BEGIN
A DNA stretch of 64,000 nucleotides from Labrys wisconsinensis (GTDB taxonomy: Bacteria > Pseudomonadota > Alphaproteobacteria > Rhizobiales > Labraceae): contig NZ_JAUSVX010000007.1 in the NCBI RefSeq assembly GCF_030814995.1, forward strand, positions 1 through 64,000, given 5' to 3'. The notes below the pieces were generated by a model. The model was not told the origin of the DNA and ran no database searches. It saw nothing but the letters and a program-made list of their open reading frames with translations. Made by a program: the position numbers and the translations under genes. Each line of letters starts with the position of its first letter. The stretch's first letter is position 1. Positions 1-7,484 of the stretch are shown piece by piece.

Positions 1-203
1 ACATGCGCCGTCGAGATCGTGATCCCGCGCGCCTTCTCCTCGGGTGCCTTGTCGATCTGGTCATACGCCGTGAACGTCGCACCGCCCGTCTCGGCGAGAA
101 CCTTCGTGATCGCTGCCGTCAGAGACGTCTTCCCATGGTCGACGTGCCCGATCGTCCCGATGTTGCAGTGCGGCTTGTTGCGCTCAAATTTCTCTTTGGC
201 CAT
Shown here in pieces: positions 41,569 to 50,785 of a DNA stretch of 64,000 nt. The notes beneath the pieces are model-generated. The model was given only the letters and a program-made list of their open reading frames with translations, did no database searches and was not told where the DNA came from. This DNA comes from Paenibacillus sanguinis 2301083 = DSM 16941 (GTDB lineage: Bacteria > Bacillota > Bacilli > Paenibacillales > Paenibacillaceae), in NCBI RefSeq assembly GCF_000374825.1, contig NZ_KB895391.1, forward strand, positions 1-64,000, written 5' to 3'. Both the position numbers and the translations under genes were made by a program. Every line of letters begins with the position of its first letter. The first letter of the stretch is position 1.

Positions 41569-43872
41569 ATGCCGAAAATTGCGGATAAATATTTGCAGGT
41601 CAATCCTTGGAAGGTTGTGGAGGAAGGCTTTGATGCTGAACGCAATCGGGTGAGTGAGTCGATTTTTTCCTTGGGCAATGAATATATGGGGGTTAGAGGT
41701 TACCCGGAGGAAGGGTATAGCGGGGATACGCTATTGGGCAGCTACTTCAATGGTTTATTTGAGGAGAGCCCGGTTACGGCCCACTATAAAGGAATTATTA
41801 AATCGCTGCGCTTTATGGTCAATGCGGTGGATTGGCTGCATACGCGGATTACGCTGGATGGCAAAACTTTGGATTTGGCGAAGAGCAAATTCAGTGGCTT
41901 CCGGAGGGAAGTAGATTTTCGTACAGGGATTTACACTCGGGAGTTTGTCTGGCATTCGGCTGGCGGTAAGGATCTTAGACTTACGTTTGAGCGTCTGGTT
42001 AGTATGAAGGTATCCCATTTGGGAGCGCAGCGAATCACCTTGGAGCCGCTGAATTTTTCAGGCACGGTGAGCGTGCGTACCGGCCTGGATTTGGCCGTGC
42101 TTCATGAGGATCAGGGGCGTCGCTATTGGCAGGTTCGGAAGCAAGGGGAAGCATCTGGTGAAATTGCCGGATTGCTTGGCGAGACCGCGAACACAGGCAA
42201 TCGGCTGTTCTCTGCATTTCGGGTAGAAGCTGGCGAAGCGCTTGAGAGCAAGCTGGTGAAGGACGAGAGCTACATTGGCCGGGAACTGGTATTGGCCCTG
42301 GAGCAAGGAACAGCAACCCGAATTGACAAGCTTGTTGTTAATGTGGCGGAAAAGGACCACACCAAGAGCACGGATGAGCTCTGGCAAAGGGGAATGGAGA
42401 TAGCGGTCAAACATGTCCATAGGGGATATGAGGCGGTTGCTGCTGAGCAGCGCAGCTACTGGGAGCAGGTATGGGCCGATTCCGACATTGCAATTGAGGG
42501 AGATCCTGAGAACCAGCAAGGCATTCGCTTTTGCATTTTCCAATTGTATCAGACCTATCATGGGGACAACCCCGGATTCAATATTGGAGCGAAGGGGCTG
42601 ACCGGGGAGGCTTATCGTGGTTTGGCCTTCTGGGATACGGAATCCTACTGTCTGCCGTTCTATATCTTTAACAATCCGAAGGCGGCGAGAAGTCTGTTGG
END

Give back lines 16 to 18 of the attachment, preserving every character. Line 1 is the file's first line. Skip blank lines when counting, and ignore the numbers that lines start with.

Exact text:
42301 GAGCAAGGAACAGCAACCCGAATTGACAAGCTTGTTGTTAATGTGGCGGAAAAGGACCACACCAAGAGCACGGATGAGCTCTGGCAAAGGGGAATGGAGA
42401 TAGCGGTCAAACATGTCCATAGGGGATATGAGGCGGTTGCTGCTGAGCAGCGCAGCTACTGGGAGCAGGTATGGGCCGATTCCGACATTGCAATTGAGGG
42501 AGATCCTGAGAACCAGCAAGGCATTCGCTTTTGCATTTTCCAATTGTATCAGACCTATCATGGGGACAACCCCGGATTCAATATTGGAGCGAAGGGGCTG